... feminist, atheist, autistic academic and historic narrowboater ...
Likes snooker, beer, tea, rivets and solitude, and is strangely fascinated by the cinema organ.
And there might be something about railways.

Monday 25 March 2013

Spring has been cancelled

After a madly busy week, I dashed down from Sheffield on Saturday to make the final preparations for setting off to Ellesmere Port. The original plan had been to leave on Sunday, but we decided that Monday would be ok, and would give us time to gather our wits and shop for provisions for the (ahem) four or five day journey. Jim has spent weeks getting Chertsey ready, cleaning, painting and polishing, servicing the engine (and painting that too) and after a busy half-semester at work I was itching to be boating.

Over the last few days though it gradually dawned on me, as the snow fell in ever increasing quantities, the temperature plummetted, and worst of all, the wind whipped itself into gale force gusts, that the weather might be about to put a spanner in the works - not for the first time of course.

I have had lovely times in the past boating in the cold and snow, well wrapped up. The time we moved Chertsey from Kings Bromley was one such, with the sun twinkling on the snow. Of course, on that trip we did only get as fat as Great Hayward before becoming trapped by the ice and having to abandon Chertsey there for seven weeks.

There have been many times we have boated in pouring rain, and while not pleasant, it is certainly doable.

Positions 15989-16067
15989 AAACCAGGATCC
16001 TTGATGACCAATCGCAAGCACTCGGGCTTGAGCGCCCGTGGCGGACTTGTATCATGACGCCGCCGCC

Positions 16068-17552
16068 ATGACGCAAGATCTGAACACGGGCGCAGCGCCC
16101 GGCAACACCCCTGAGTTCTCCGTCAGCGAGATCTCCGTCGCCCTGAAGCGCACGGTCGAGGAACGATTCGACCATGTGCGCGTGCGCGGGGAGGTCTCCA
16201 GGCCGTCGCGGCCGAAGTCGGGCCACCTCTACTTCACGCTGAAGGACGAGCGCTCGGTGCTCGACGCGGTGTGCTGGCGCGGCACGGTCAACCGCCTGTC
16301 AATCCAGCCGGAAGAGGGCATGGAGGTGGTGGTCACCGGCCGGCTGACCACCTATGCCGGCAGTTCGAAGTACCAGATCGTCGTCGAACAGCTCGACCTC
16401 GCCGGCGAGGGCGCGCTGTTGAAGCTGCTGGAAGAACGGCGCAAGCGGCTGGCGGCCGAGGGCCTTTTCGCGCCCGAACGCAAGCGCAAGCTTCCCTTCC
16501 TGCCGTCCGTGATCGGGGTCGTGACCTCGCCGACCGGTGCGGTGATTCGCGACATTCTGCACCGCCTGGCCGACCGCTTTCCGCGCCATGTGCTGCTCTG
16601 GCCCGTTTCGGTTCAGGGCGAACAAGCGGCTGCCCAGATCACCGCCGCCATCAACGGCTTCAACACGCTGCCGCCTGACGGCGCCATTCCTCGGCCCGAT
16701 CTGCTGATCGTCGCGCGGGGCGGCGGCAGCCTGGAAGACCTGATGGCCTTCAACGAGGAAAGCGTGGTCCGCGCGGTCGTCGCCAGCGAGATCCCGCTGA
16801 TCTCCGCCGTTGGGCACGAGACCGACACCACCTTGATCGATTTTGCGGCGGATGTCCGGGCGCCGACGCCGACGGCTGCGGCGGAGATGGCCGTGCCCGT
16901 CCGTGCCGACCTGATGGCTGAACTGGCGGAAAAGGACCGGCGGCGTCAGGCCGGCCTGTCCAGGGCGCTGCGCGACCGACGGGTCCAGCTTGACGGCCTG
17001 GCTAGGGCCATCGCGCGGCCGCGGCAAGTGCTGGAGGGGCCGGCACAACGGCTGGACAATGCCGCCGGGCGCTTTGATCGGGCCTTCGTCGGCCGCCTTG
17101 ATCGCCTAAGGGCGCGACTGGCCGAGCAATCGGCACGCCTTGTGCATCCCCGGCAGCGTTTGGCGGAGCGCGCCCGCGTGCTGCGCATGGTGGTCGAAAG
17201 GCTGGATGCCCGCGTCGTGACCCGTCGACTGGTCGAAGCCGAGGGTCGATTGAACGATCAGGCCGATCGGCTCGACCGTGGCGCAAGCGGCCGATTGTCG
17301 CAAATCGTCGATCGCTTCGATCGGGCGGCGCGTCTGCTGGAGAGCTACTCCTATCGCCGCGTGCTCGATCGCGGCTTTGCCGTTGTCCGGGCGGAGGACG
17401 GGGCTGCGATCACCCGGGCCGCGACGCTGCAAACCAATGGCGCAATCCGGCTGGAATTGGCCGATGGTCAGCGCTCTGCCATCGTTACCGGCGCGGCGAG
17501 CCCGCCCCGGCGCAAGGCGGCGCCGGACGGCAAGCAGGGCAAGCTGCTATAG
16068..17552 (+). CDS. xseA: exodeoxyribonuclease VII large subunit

But one lesson I have learned, and learned well, is that trying to boat in the wind, on a boat like this, is a recipe for misery and quite possibly disaster as well. Getting constantly blown onto the bank and stuck on the bottom is frustrating enough when the weather is relatively warm; when the ground is frozen and the wind Siberian, it hardly bears thinking about. Constant wind makes communication hard, dries out your throat and skin... In my book it is the very worst weather for boating, and I won't set off in wind now unless I absolutely have to.

So, with the forecast for more of the same, and possibly even colder, until the weekend, and possible rain next week, we have very sadly decided not to set off for the Port after all. A small part of me (and a big part of Jim) feels that this is a bit wimpy, and we should battle through and savour the sense of achievement that would eventually accrue. But... let's not forget we are meant to be doing this for enjoyment; our livelihood doesn't depend on it and if it's more suffering than fun, there really isn't any point.

So instead we are battening down the hatches, stuffing the cleverly shaped pieces of Celotex left by the previous owner into the window recesses, and hunkering down under multiple layers of bedclothes by night, and sitting by the fire watching a hotpot cooking away on the stove by day.

The cancellation of spring has, I'm afraid, caused great inconvenience to our journey. Let's just hope that summer is not delayed as well.


  1. Sarah,
    I don't blame you - the Shroppie is one of the worst for high winds. I hope you at least manage to get as far as The Swan though!

  2. Blossom's last blog post title is turning out to be prophetic. I'm beginning to wonder whether we might be a little ambitious in our Easter cruising plans. 7.5 hours per day in this icy wind might start to feel like not much fun.

  3. Sarah,

    Wise decision, we will boat in all but high winds, although we have not tested Percy yet, he is a little squatter in the water! I fear there will be a fire sale of narrowboats if we do not get a summer this year.

    Nev NB Percy

  4. "Dove" went past Kings Bromley at 10.00 on Monday heading north.